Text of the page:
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Here's What Medicare Part D Costs and Covers in 2021

By Dan Caplinger - Jan 4, 2021 at 12:01PM

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Learn what you need to know about your prescription drug benefits.

Millions of Americans rely on Medicare for their healthcare in retirement. One of the newer elements of the Medicare program is prescription drug coverage, added under what's known as Medicare Part D. Part D coverage is an optional add-on that participants can use regardless of whether they have traditional Medicare coverage under Parts A and B or they choose to take part in a Medicare Advantage plan.

Every year, the rules governing Medicare Part D prescription drug plans change slightly. We'll take a look at those rule changes more closely below, along with a broader perspective on the coverage that the program offers.

Prescription drug coverage and Medicare Part D

Part D is part of Medicare, but it doesn't work the same way that some other parts of the program do. In particular, participants in Medicare Parts D can't ask the government to take care of all of their care needs. Instead, private insurance companies come out with Part D prescription drug plans of their own, and it's up to participants to choose the plan that fits best with their individual needs.

Smiling person in white lab coat, with shelves of pharmaceutical drugs behind.

Image source: Getty Images.

There is some uniformity across all Part D plans. Medicare requires that all insurers cover drugs in certain protected classes, including prescriptions necessary for fighting various forms of cancer, as well as vaccines to fight diseases like shingles.

However, each drug plan has subtle differences in how much they cover and which prescriptions are included. It's therefore critical to shop across plans, especially if you have current prescription drug needs. Plans typically have to offer the same drugs throughout the plan year, but they reserve the right under some circumstances to discontinue offering drugs in future years -- forcing those who need those drugs to switch plans for ongoing coverage.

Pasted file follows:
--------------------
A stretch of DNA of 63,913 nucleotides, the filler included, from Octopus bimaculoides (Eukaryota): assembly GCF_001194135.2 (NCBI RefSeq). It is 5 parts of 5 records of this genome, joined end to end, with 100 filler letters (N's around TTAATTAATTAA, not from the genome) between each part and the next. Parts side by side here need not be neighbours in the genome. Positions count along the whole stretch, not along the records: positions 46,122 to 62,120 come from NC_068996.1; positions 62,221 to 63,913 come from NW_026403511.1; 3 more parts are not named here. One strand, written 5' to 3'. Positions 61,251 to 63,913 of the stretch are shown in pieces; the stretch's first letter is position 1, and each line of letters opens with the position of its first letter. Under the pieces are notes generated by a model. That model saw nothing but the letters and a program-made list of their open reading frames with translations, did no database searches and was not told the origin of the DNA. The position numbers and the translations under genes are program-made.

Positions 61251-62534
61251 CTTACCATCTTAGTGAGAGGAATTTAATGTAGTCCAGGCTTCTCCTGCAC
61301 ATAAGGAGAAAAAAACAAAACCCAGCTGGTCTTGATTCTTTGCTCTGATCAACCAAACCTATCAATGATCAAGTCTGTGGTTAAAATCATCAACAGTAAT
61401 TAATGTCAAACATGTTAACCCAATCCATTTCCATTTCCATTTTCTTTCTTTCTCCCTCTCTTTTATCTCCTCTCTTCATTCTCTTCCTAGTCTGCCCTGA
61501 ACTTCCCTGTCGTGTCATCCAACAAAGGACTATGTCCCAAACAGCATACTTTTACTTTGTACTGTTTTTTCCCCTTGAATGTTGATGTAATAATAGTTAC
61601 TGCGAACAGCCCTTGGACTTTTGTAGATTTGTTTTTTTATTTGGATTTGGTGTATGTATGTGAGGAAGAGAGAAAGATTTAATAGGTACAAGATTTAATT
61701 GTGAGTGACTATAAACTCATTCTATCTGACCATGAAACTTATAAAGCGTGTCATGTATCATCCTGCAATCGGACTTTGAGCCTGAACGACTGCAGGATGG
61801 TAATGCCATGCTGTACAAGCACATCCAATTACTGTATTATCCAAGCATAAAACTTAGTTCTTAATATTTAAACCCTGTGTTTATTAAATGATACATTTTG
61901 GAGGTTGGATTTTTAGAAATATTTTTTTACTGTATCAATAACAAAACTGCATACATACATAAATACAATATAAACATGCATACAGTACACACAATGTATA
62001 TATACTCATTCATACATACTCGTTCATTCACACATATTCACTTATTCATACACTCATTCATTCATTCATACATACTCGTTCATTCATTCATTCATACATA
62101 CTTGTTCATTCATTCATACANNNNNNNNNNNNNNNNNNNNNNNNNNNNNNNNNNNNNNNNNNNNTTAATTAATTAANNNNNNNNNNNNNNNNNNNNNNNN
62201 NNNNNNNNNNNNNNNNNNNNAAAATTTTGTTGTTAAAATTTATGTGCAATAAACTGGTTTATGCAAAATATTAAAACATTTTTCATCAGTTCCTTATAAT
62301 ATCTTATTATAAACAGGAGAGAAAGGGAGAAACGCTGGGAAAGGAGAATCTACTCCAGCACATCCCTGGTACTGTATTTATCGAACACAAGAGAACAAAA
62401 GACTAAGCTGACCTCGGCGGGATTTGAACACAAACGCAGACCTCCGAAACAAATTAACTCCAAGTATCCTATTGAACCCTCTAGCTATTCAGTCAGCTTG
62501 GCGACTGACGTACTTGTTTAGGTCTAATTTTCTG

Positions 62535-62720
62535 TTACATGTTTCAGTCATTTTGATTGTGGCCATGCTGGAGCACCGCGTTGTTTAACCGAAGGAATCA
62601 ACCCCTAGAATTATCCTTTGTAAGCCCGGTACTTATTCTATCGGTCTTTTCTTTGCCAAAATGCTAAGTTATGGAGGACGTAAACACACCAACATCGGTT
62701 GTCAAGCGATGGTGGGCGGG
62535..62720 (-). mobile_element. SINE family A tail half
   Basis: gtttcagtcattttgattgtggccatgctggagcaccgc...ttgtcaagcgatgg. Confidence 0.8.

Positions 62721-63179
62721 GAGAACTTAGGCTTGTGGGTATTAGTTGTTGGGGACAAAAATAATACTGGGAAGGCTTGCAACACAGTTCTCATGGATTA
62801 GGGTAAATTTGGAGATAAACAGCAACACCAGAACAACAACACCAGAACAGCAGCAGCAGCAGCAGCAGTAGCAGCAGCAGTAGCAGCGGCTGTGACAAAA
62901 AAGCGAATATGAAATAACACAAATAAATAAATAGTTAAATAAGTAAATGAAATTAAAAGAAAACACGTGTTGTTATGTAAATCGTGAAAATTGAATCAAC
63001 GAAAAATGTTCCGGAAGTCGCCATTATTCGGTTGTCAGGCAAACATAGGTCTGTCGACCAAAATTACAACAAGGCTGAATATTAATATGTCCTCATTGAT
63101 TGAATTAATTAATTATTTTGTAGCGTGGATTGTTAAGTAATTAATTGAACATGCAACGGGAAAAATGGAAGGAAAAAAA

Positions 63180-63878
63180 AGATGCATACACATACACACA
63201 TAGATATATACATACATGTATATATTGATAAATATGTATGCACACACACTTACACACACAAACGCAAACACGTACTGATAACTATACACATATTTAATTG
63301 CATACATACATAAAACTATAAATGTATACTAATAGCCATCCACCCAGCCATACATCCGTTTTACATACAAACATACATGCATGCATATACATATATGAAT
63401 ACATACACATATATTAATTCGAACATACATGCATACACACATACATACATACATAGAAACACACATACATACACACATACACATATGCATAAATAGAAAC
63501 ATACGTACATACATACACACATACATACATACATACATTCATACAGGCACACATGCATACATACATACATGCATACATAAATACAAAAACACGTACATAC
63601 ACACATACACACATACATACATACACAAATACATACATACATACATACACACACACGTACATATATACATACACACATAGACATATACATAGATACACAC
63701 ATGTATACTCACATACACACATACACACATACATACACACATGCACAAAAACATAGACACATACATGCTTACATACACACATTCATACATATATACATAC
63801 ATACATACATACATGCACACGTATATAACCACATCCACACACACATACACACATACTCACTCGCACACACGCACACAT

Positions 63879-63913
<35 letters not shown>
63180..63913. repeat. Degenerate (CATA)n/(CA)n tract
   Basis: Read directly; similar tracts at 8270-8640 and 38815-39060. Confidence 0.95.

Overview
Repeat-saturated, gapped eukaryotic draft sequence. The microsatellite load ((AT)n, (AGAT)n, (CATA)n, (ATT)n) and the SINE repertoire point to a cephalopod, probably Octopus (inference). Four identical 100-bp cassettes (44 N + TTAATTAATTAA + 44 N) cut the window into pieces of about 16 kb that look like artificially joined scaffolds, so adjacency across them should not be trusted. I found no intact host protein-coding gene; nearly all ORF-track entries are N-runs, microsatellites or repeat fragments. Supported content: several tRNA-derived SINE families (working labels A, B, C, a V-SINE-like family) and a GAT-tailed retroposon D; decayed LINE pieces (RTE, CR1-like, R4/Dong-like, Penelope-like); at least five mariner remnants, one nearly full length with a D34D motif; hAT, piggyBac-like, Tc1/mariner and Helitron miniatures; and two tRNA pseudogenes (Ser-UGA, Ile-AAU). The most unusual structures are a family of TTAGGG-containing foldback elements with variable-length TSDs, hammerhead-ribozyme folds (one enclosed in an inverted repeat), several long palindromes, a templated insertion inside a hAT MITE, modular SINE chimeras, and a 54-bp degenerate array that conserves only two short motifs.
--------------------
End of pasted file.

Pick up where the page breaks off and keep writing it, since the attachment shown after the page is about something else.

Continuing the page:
Costs of Medicare Part D

Part D comes with highly variable costs. Less expensive plans often omit certain drugs from their coverage, while more expensive plans typically offer more comprehensive selections of prescriptions. Plans are also allowed to have different copayments and to treat various types of drugs differently, such as charging less for generic versions of drugs than for name-brand pharmaceuticals.

With those coverage differences in mind, some Part D plans don't charge a monthly premium at all. Others can be quite expensive. Remember, though, that what's important is total out-of-pocket cost, which includes not only monthly premiums but also what's left for you to pay on drugs you need.

If your income is above certain limits, then you'll have to pay a surcharge for Part D plan coverage. The figures below apply to whatever your income was two years before now, or 2019 for premiums paid in 2021:

For individuals with this income:

Or joint filers with this income:

The Part D premium surcharge in 2021 is:

$88,000 to $111,000

$176,000 to $222,000

$12.30 (up $0.10 from 2020)

$111,000 to $138,000

$222,000 to $276,000

$31.50 (up $0.30)

$138,000 to $165,000

$276,000 to $330,000

$51.20 (up $0.50)

$165,000 to $500,000

$330,000 to $750,000

$70.70 (up $0.70)

Over $500,000

Over $750,000

$77.10 (up $0.70)

Data source: Medicare. Note: Married persons filing separately who lived together at any time during the year pay $70.70 if their income is $88,000 to $412,000, or $77.10 if their income is more than $412,000.

Finally, there are some other costs to consider:

  • Some Part D plans charge deductibles, and the annual limit on that amount in 2021 will go up by $10 to $445. However, a plan can charge a smaller deductible, or no deductible at all.
  • There are limits on how much you'll have to pay for drugs. Once you and the plan pay a combined $4,130 on prescription drug costs, you won't pay any more than 25% of the cost of prescription drugs.
  • At $6,550 of out-of-pocket spending, you'll reach the catastrophic coverage level. At that point, only small copayments or coinsurance amounts apply.

Be smart about your Medicare drug coverage

Prescription drugs play a vital role in keeping people healthy, but paying for them in your retirement years  can be challenging. Medicare Part D offers a valuable way to control healthcare costs, but it's important to know the ins and outs of the program to make sure that you get everything you can out of it.

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